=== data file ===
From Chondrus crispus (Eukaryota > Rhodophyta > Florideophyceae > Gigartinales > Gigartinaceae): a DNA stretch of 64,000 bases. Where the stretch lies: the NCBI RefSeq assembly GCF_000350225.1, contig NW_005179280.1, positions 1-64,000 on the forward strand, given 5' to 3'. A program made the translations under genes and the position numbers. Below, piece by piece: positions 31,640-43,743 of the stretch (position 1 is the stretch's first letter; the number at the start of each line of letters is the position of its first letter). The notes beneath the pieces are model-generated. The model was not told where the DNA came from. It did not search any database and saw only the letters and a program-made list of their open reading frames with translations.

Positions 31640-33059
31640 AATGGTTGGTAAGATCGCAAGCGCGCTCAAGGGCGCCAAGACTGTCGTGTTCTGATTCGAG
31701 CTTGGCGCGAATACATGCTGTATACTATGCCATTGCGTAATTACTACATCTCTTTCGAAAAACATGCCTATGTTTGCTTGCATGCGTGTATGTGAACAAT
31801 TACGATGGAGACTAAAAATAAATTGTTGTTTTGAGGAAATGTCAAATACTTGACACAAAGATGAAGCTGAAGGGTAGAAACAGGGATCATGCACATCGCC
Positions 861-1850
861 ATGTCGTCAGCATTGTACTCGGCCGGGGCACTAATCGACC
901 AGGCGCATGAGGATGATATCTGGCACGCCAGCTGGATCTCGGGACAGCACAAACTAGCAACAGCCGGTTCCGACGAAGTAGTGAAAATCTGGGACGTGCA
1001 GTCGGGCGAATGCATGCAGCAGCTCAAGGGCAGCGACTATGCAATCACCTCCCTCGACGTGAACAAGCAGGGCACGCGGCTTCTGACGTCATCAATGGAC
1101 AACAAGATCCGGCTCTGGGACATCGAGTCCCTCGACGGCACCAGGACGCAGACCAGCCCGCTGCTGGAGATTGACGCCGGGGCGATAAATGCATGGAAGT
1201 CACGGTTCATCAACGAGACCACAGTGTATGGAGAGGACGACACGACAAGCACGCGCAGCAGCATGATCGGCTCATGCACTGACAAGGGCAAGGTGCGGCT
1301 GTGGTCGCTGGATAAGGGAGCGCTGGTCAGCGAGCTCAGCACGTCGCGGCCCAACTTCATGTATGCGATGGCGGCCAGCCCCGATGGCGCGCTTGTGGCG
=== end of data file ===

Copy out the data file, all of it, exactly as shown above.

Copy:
From Chondrus crispus (Eukaryota > Rhodophyta > Florideophyceae > Gigartinales > Gigartinaceae): a DNA stretch of 64,000 bases. Where the stretch lies: the NCBI RefSeq assembly GCF_000350225.1, contig NW_005179280.1, positions 1-64,000 on the forward strand, given 5' to 3'. A program made the translations under genes and the position numbers. Below, piece by piece: positions 31,640-43,743 of the stretch (position 1 is the stretch's first letter; the number at the start of each line of letters is the position of its first letter). The notes beneath the pieces are model-generated. The model was not told where the DNA came from. It did not search any database and saw only the letters and a program-made list of their open reading frames with translations.

Positions 31640-33059
31640 AATGGTTGGTAAGATCGCAAGCGCGCTCAAGGGCGCCAAGACTGTCGTGTTCTGATTCGAG
31701 CTTGGCGCGAATACATGCTGTATACTATGCCATTGCGTAATTACTACATCTCTTTCGAAAAACATGCCTATGTTTGCTTGCATGCGTGTATGTGAACAAT
31801 TACGATGGAGACTAAAAATAAATTGTTGTTTTGAGGAAATGTCAAATACTTGACACAAAGATGAAGCTGAAGGGTAGAAACAGGGATCATGCACATCGCC
Positions 861-1850
861 ATGTCGTCAGCATTGTACTCGGCCGGGGCACTAATCGACC
901 AGGCGCATGAGGATGATATCTGGCACGCCAGCTGGATCTCGGGACAGCACAAACTAGCAACAGCCGGTTCCGACGAAGTAGTGAAAATCTGGGACGTGCA
1001 GTCGGGCGAATGCATGCAGCAGCTCAAGGGCAGCGACTATGCAATCACCTCCCTCGACGTGAACAAGCAGGGCACGCGGCTTCTGACGTCATCAATGGAC
1101 AACAAGATCCGGCTCTGGGACATCGAGTCCCTCGACGGCACCAGGACGCAGACCAGCCCGCTGCTGGAGATTGACGCCGGGGCGATAAATGCATGGAAGT
1201 CACGGTTCATCAACGAGACCACAGTGTATGGAGAGGACGACACGACAAGCACGCGCAGCAGCATGATCGGCTCATGCACTGACAAGGGCAAGGTGCGGCT
1301 GTGGTCGCTGGATAAGGGAGCGCTGGTCAGCGAGCTCAGCACGTCGCGGCCCAACTTCATGTATGCGATGGCGGCCAGCCCCGATGGCGCGCTTGTGGCG